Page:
What you have told me," said my master, "upon the subject of war
, does indeed discover most admirably the effects of that reason you pretend to: however, it is happy that the shame is greater than the danger; and that nature has left you utterly incapable of doing much mischief.
Carthage, though a commercial republic, was the aggressor in the very war
that ended in her destruction.
Not a single Indian war
has yet been occasioned by aggressions of the present federal government, feeble as it is; but there are several instances of Indian hostilities having been provoked by the improper conduct of individual States, who, either unable or unwilling to restrain or punish offenses, have given occasion to the slaughter of many innocent inhabitants.
He fought in the English wars
in France, and was knighted by Edward III; afterwards he collected a body of troops and went into Italy.
material with you from home, but forage on the enemy.
And now began what aged people call the old French War
He had played the part of a pacificator without success; he now altered his tone, and resolved, if possible, to rouse their war
Ye'll ne'er make me believe as it's better for me not to ha' my old man die in's bed, if he must die, an' ha' the parson to pray by him, an' me to sit by him, an' tell him ne'er to mind th' ill words I've gi'en him sometimes when I war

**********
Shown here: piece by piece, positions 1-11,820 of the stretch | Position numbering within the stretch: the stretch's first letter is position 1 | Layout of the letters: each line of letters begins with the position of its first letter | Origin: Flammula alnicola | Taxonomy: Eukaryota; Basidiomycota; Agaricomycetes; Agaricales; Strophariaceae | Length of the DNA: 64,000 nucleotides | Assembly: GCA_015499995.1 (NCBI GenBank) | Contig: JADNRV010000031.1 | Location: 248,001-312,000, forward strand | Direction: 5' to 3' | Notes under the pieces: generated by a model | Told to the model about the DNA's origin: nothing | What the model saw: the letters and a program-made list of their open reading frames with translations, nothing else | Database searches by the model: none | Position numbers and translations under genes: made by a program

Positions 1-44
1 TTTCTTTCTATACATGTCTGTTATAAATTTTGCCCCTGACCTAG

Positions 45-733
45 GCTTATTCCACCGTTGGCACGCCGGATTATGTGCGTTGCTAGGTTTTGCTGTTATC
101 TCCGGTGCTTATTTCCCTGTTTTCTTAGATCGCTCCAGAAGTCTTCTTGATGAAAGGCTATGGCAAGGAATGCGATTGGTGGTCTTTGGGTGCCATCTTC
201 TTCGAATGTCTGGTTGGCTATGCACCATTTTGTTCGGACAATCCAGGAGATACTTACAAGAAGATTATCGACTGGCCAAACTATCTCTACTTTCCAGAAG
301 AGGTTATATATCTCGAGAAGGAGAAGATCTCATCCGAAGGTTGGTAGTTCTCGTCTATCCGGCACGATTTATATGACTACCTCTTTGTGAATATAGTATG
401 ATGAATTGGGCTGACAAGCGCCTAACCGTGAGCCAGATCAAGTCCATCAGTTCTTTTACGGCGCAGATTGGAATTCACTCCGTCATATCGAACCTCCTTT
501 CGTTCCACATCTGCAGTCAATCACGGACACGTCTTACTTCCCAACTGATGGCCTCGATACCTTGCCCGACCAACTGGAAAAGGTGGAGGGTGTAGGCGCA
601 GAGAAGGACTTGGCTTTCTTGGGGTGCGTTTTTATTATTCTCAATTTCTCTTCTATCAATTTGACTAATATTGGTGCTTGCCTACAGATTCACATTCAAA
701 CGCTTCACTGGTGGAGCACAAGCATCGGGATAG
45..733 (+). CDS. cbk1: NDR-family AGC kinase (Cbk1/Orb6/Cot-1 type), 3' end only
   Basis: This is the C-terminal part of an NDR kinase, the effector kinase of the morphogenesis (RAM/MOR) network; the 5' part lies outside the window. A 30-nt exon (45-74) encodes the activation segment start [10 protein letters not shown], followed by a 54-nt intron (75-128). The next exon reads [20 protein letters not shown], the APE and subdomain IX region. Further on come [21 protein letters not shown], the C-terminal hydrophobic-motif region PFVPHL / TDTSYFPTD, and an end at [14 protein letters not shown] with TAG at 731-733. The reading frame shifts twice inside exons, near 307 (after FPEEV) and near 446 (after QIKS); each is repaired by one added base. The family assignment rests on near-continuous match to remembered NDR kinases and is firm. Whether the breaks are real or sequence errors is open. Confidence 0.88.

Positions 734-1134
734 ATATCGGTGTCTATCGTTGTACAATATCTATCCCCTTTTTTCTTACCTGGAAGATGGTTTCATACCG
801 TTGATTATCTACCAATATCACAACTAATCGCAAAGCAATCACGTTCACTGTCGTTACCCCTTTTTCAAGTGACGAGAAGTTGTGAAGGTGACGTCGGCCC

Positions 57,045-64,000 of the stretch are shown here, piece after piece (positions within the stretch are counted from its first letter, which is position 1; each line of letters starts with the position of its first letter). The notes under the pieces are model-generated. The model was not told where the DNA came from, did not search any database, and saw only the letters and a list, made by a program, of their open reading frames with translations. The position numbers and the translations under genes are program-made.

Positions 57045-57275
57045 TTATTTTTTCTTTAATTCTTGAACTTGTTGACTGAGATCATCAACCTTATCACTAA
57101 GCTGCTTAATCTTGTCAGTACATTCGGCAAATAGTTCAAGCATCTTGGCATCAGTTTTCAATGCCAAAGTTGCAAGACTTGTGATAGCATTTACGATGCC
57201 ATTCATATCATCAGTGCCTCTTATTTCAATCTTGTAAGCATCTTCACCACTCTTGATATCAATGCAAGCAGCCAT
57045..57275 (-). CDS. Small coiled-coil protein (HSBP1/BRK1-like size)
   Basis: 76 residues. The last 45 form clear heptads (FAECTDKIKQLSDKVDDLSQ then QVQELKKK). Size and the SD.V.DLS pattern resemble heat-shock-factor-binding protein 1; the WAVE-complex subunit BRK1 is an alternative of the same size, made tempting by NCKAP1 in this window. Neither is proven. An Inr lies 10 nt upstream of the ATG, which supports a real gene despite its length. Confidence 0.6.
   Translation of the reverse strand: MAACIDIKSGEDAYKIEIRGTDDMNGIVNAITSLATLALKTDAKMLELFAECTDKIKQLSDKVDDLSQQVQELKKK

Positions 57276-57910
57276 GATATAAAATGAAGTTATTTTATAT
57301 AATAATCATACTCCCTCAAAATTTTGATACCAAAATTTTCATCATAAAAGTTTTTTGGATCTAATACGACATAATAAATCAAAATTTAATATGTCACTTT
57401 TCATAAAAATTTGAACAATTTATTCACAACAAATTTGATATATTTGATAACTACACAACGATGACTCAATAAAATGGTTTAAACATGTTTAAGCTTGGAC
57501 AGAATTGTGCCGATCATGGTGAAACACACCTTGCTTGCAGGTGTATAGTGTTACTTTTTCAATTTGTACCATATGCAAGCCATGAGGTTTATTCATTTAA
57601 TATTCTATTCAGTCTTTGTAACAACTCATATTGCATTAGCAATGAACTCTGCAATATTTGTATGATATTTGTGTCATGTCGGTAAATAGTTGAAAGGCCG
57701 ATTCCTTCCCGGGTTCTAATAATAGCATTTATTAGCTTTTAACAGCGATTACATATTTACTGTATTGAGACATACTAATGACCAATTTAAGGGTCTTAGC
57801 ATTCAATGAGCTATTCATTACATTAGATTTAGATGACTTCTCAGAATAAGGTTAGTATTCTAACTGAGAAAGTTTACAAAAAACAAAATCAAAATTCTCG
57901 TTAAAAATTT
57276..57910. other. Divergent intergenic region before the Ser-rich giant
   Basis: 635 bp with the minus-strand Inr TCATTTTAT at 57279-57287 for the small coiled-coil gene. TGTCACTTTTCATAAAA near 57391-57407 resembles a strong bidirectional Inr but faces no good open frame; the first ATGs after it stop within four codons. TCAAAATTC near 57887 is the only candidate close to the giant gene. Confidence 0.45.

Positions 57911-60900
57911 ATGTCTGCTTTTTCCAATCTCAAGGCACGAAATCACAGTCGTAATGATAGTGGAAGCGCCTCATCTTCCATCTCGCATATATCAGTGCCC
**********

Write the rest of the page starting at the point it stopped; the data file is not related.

angered, an' to gi' him a bit an' a sup, as long as a bit an' a sup he'd swallow.
They were in continual war
with each other, and their wars
were of the most harassing kind; consisting, not merely of main conflicts and expeditions of moment, involving the sackings, burnings, and massacres of towns and villages, but of individual acts of treachery, murder, and cold-blooded cruelty; or of vaunting and foolhardy exploits of single warriors, either to avenge some personal wrong, or gain the vainglorious trophy of a scalp.
Incident to this point is, for a state to have those laws or customs, which may reach forth unto them just occasions (as may be pretended) of war
It may also be brought about by fraud in two different ways, either when the people, being at first deceived, willingly consent to an alteration in their government, and are afterwards obliged by force to abide by it: as, for instance, when the four hundred imposed upon the people by telling them that the king of Persia would supply them with money for the war
against the Lacedaemonians; and after they had been guilty of this falsity, they endeavoured to keep possession of the supreme power; or when they are at first persuaded and afterwards consent to be governed: and by one of these methods which I have mentioned are all revolutions in governments brought about.
Warnings and ultimatums wer telegraphed to and fro, and in a few hours all the panic-fierce world was openly at war
, and at war
in the most complicated way.
On the twelfth of June, 1812, the forces of Western Europe crossed the Russian frontier and war
began, that is, an event took place opposed to human reason and to human nature.
Coulson," he said, "we are asked by your friend, in a few plain words, what the attitude of Great Britain would be in the event of a war
between Japan and America.
If the war
is grievous for your country, it is ruin to mine.